For my 21st birthday, my mom took me to Las Vegas. It was March 2001, and the city was flush with cash and new buildings. The Paris and the Venetian and New York-New York, with its compressed skyline and roller coaster flying above the Statue of Liberty, were only a couple of years old, and the Bellagio was just opening—Brad Pitt and George Clooney were romping around the not-quite-finished lobby filming Ocean’s Eleven. Vegas’s mission is to recreate every great world city and historical landmark in a couple of square miles, right? The model for these hotels was the Luxor, which has that beam on top of the pyramid that you can supposedly see from outer space. Hey, if one building is visible from outer space, why shouldn’t they all be?
Of course none of us knew that it would soon be, as R.E.M. says, the end of the world as we knew it. We all felt fine. That summer I lived in New York, where I was an art museum intern and ran around with a pack of boys who were interning as investment bankers and girls who were interning at magazines and museums and other fashionable institutions. One girl was a model wrangler: that was her actual title. The biggest news that summer in New York was Lizzie Grubman backing her SUV into a pack of party-goers at a night club in the Hamptons. The only things injured were some egos and Lizzie Grubman’s fender.
Inside the lobby of one of these Vegas hotel-universes was an architect’s model of one of the next big properties in development for the strip. I loved looking at this tiny version of the building, with its dollhouse details, and peering over everything as if I was god or Steve Wynn himself.
According to my memory’s file cabinet, that building was a Vegas reproduction of Angkor Wat, the twelfth-century temple in Cambodia. It fits a Vegas theme: Angkor Wat is exotic, full of its own mythology, and had a tourist boom in the 1960s. The temples, mysterious and gorgeous, were built by ancient god-kings with lavish lives. Dealer and cocktail waitress costumes could be based on soldiers and traditional Apsara dancers. The bars would serve drinks with tiny plastic elephants perched on the rim, or fishbowls of martinis floating lotus flowers. Casino chips would picture King Suryavarman II’s face. A replica of King Jayavarman VII could welcome you, with its animatronic mouth, to the hotel.
That building never happened, and I’m sure after September 11 the plans became cage liner for some recently out-of-work birds. But after visiting Angkor Wat and the temples in Siem Reap, I can see why a casino developer thought it would be the next Vegas icon.
Angkor Wat gets all the talk, but it’s only one temple among many in Siem Reap. Angkor Wat is the best preserved because it has been in constant use from the time it was built. As the story goes, other temples were swallowed by the jungle, or abandoned when Cambodia’s capital moved to Phnom Penh in the 1400s, or taken over by Thailand when territory borders shifted. A French explorer is credited with discovering the Siem Reap temples in the 1800s, but Cambodians say, Nah, it was never forgotten or abandoned, we just kept a good secret.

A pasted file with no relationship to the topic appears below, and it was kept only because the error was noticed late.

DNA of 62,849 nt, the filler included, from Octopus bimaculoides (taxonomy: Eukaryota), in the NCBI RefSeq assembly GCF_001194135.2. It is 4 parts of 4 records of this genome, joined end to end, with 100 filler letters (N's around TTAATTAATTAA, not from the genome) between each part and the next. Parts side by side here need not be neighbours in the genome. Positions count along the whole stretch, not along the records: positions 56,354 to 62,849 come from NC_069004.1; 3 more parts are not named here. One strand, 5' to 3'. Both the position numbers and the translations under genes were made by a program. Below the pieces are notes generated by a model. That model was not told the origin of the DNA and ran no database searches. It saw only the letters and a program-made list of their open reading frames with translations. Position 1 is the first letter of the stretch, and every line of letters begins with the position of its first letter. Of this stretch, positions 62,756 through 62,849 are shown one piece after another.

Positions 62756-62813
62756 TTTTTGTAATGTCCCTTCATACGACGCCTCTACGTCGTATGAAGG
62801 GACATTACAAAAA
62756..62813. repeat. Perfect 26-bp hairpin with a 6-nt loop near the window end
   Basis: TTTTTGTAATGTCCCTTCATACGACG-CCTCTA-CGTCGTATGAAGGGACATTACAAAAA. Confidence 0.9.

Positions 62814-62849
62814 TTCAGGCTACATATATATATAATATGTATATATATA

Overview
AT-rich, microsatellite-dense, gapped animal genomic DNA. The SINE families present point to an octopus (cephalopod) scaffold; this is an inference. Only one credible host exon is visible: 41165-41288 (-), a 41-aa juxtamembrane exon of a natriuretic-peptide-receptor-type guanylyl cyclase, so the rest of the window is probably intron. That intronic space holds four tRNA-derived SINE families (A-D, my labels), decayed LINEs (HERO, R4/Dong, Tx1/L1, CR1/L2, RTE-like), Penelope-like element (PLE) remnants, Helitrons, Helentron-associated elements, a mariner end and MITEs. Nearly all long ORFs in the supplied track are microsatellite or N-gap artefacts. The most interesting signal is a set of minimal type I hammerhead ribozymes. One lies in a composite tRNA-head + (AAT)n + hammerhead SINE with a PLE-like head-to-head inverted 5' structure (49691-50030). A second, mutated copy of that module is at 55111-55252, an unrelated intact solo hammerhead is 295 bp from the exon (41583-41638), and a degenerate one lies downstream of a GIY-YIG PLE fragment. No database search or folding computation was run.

At Angkor Wat, there’s a section on the back of the building called the Elephant Gate. It earned this title because the terrace is exactly the right height for the king to climb on and off his elephant. The Elephant Gate at Angkor Wat is inaccessible from the building (no steps for the people not on elephant, you see), but there’s also an Elephant Terrace at Angkor Thom, decorated with trunks just in case you forgot you were supposed to park your elephant there.
Angkor Thom, a walled city built by King Jayavarman VII in the late 1100s, has these gates on all four sides. Plus, there are monkeys.
The first site in Angkor Thom is the Bayon, which has 216 enormous carved stone faces. Some say they are the face of King Jayavarman VII, who wanted to keep an eye on his kingdom and found this to be the best way. Others say the faces are the bodhisattva of compassion. From a distance, the towers look like rubble, and then when you get up close you see that the rubble is ears, noses, and lips.
Also in Angkor Thom is Bauphon. Ancient Egyptians weren’t the only ones building pyramids.
Ta Prohm is competing with the jungle—the trees have moved in and started to reclaim the building. Trees like this, that look like wax dripping, are everywhere, but the Ta Prohm trees are the most striking. This temple is also featured in Tomb Raider. I’ve never had a thing for Angelina Jolie or movies based on video games, but now I’m interested. Anyone up for a Tomb Raider watching party back in the states in a few months?
You can climb, explore, stand on the precipice, and pretend you’re the ruler of your kingdom—or a peasant walking the causeway to worship. The only things closed off are areas that looked like they could dislodge and kill you.
There’s a lot of conservation and preservation work happening at many of the sites, but it doesn’t disrupt the experience. Nearly every building is supported by a different country; the whole world is pitching in to restore the temples, which are a UNESCO World Heritage Site.
What else can I say about the temples? They are glorious, gorgeous, a feat of humanity and ingenuity and technology and artistry, they make you think about your place in the world and history and everybody else’s too, but also—they’re really, really, really cool. If you’re in the neighborhood, go. And if you’re not in the neighborhood, this is the reason to get yourself here.
More temple photos are on my Flickr stream in Siem Reap